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Smaller Centers Display Strength in Numbers

Sandi Cain
, News Editor
November 1, 2014



Oceanside, CA - North American venues with between 50,000 and 124,999 square feet (sf) of prime exhibit space are abundant throughout North America with 176 centers falling within this Tier IV designation this year. These include 143 in the U.S., 24 in Mexico and nine in Canada. In all, these 176 centers represent 56% of all North American convention centers with at least 50,000 sf of prime exhibit space, according to Trade Show Executive’s World’s Top Convention Centers (WTCC) published in June.

The total sf of prime exhibit space at these venues is 14,010,717 sf, up just 1% from 13,933,713 sf last year. The average (mean) sf of these venues, however, is down (1.0)% to 79,606 sf compared to 80,079 sf a year ago.

It’s no surprise that convention centers change from year to year, with some expanding, some contracting and some remodeling to better meet the customer needs.

This year, existing centers making their debut on the list of North American venues with less than 125,000 sf of prime exhibit space are:

No. 27 Dayton Airport Expo Center in Vandalia, OH with 100,000 sf of prime exhibit space and Anaheim’s Disneyland Hotel at No. 74, whose exhibition facilities were the only game in town back in the early 1970s but now offer 79,000 sf. In addition, the Tucson Expo Center in Tucson, AZ debuts at No. 87 with 72,227 sf, the McAllen Convention Center in McAllen, TX takes its bow with 60,818 sf of space at No. 109, and Oakland Convention Center in Oakland, CA appears as No. 117 on the list with 58,300 sf.

Baja California Center is a new venue in Tijuana, which opened in 2013 after the publication of the WTCC and now ranks second  among Mexico’s 24 Tier IV centers with 100,104 sf. An existing Mexican venue, the Cibeles Convention Center & Social Events in Juarez, which offers 54,896 sf of prime exhibit space, was also added to the list. It ranks No. 19 among Mexico’s Tier IV venues.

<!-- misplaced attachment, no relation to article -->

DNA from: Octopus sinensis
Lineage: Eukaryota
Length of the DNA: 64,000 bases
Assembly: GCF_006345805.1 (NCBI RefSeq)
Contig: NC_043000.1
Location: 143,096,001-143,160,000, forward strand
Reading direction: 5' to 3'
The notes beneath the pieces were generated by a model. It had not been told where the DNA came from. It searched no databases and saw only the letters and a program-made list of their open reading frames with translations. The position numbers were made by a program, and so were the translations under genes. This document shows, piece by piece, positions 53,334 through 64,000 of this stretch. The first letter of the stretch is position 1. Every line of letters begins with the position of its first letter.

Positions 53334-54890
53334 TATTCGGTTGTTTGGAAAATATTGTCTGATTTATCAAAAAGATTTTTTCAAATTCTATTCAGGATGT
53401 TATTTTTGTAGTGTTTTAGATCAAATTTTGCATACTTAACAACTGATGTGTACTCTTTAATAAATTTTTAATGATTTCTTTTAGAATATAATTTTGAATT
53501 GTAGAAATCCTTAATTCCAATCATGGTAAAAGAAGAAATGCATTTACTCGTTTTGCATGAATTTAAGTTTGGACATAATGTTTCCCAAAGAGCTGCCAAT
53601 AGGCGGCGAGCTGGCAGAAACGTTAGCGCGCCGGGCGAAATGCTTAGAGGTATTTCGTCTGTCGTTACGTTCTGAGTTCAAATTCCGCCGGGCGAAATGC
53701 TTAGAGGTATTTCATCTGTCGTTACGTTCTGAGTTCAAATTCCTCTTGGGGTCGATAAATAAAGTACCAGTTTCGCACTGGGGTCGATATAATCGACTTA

Two convention centers on this list last year have moved into higher tiers due to expansions. These include the Alliant Energy Center in Madison, WI, which expanded to 390,000 sf of prime space this year and Québec City Convention Centre in Canada, which now has 134,500 sf of space.

Meanwhile, the Dakotas were booming with expansions that give the region more available space. The Bismarck Event Center (formerly the Bismarck Civic Center), doubled its prime space to 100,000 sf after a major makeover. Meanwhile, the former Sioux Falls Convention Center, now called the Denny Sanford PREMIER Center, added 30,000 sf of prime space to bump its total to 80,400 sf at that South Dakota venue.

All of this points to a continued strong demand for venues both small and large as venue managers find creative ways to partner with organizers and others to fill their available space. Smaller convention centers typically fill space with statewide meetings, regional trade shows, corporate events and local events. A strengthened economy has boosted their ability to draw more business from both traditional sectors as well as some new ones.

At the Duluth Entertainment Convention Center (DECC) in Duluth, MN, Director of Sales Sue Ellen Moore said that a typical conference there can serve anywhere from 200 to 8,000 people. “A group that really thrives here will be interested in a quality facility, great service and the ability to offer a greener meeting,” she said.

As the No. 1 facility among the Tier IV convention centers with 120,000 sf of prime exhibit space, the DECC has focused on an expanded environmental program and assistance for those uncertain about specific tech needs to help land business 

“We are taking incremental, high-impact steps to reduce energy use, reuse products and food and recycle much of the waste throughout our facility,” Moore said. She noted they are simple efforts that resonate with guests and the community. 

While many smaller venues turn to consumer shows and partner with organizers to negotiate multi-year deals for their facilities, there also are other ways to fill these Tier IV centers.

Moore noted that convention cities in Minnesota work together as part of an effort to lure national business to the state. “We’re part of a ‘Meet in Minnesota’ initiative with Explore Minnesota Tourism,” she said. “Our hope is that if you come to one wonderful area of Minnesota, on your next Midwest rotation you will want to return to another (part of the state).”